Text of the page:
CONGRESSMAN DONNELLY HAILS MINIMUM WAGE INCREASE AND SMALL BUSINESS TAX CUTS
Today, the first minimum wage increase in ten years was signed into law. Also, $4.84 billion in tax cuts for small businesses were included in the legislation.
"The time for a minimum wage increase is long overdue," Donnelly said. "A decent wage is essential for a working family to get by in America. This is not only good social and economic policy, it's just plain fair."
Increasing the minimum wage was a top priority of the new Democratic Congress and was one of the first pieces of legislation approved by the House in January.
In February, Donnelly co-sponsored and the House passed $1.3 billion in small business tax cuts as a piece of legislation separate from the minimum wage increase. However, when the Senate took up and passed the minimum wage increase, $12 billion in small business tax cuts was included in the same piece of legislation. The final figure of $4.84 billion in tax cuts for small businesses is the result of negotiations between the House and the Senate.
"Not only does this legislation give hard-working Hoosiers fair compensation, it facilitates small business growth," Donnelly said. "Tax cuts provided to small businesses --small businesses like the Wilson tomato farm in Galveston and the Weaver grain farm in Mishawaka--will allow them to invest in new technology, hire skilled workers and write off certain capital costs. And when these small businesses grow, we all benefit."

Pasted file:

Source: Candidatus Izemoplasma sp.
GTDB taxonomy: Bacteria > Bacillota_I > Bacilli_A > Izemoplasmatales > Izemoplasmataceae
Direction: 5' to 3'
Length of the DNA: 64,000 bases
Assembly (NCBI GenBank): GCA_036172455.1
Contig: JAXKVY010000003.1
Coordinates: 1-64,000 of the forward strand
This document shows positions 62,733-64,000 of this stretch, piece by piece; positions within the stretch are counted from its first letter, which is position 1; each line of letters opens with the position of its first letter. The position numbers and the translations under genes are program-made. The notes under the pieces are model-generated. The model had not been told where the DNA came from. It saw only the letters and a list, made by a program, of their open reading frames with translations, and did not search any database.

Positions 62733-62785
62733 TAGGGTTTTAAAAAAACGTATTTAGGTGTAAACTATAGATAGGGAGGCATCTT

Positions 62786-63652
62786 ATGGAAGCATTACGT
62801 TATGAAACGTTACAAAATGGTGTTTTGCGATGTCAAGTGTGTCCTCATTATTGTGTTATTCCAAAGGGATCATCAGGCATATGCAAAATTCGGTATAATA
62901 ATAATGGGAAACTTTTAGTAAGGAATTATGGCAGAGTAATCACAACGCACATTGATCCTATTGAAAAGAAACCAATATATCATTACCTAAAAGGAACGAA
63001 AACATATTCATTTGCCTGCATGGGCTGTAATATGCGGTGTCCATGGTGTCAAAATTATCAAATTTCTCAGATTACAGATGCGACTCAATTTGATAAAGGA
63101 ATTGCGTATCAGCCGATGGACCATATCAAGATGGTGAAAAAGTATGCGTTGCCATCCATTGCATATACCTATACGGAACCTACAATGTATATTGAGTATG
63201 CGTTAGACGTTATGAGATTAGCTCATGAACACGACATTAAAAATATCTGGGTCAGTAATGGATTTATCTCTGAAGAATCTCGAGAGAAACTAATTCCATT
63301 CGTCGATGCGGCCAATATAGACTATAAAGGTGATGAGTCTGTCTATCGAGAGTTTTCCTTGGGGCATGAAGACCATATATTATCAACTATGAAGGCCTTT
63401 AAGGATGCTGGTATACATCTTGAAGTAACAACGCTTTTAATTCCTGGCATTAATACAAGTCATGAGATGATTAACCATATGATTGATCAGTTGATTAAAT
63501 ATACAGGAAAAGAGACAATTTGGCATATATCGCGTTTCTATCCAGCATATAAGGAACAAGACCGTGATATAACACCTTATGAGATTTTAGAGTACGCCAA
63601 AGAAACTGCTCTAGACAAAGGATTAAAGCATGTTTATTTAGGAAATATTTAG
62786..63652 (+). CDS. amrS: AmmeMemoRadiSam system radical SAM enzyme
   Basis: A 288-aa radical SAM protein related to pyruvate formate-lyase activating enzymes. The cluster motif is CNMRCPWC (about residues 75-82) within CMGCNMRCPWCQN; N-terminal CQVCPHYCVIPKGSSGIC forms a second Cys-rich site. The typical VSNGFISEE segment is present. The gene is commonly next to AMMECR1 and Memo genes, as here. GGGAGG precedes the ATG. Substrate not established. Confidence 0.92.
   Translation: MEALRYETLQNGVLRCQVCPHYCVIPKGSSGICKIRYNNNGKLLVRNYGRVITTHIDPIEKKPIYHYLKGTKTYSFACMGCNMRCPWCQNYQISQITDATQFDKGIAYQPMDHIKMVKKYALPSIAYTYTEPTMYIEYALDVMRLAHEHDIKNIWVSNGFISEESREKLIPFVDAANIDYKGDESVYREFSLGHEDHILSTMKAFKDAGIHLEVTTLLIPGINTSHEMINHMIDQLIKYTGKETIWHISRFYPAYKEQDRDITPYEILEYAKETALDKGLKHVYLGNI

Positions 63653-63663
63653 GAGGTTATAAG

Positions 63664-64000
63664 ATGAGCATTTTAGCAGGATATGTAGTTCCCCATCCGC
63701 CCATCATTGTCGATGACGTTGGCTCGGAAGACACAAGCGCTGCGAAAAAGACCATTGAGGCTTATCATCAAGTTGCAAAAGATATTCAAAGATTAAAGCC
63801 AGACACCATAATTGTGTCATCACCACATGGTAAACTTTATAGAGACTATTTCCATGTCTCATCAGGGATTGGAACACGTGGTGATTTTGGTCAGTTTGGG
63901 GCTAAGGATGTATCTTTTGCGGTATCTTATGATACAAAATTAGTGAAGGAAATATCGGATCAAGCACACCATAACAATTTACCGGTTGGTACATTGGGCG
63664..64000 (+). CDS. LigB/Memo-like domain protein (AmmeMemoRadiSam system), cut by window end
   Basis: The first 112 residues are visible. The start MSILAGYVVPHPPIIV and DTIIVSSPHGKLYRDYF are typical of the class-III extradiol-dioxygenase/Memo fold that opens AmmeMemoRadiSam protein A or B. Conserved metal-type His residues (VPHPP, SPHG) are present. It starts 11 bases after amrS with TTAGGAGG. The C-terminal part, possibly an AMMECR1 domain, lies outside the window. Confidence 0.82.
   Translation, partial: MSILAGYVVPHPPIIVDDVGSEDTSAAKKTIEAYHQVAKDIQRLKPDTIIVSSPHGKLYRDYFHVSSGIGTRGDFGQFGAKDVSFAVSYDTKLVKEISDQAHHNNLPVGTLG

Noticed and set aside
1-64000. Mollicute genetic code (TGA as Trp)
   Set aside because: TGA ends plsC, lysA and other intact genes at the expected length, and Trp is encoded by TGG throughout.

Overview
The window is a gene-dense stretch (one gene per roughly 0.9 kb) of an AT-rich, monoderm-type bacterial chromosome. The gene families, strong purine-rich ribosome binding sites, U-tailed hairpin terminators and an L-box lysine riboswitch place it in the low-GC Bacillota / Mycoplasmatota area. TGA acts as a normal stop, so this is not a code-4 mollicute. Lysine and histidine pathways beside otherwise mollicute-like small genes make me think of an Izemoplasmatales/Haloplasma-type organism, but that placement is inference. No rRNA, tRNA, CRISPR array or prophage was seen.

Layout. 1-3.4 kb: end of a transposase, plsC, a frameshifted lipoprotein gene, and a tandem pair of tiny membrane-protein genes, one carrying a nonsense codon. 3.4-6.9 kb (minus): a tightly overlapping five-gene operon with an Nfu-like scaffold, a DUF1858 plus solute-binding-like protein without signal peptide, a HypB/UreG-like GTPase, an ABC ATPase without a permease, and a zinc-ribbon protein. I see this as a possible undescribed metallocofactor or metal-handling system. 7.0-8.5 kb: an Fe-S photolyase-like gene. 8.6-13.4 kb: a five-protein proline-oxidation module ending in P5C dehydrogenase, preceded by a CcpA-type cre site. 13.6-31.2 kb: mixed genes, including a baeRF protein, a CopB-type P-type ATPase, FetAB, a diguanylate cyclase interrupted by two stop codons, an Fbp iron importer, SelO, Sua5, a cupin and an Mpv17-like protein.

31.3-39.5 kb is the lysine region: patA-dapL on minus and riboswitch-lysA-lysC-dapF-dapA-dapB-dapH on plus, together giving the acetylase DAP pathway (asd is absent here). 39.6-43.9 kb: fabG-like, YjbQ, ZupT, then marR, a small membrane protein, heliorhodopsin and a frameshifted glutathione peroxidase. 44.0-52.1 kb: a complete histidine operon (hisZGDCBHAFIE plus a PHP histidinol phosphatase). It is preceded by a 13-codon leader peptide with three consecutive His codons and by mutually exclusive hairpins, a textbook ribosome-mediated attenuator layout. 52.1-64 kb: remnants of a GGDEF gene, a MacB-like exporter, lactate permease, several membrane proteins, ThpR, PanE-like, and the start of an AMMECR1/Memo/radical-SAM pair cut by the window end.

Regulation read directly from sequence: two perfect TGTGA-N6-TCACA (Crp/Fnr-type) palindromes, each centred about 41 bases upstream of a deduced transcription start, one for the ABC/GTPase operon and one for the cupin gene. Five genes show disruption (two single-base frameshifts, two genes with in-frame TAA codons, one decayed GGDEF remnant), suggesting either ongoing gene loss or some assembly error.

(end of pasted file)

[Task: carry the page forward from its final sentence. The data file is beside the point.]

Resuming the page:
With Congressman Joe Donnelly's support, the minimum wage increase and small business tax cuts were approved by the House Thursday evening as part of the Iraq War funding bill. The bill promptly moved to the Senate, where it was approved less than two hours later. It was then sent to the president for his signature, which it received today.
The minimum wage will incrementally increase 60 days after enactment from $5.15 to $5.85. One year later, it increases to $6.55 and to $7.25 a year after that.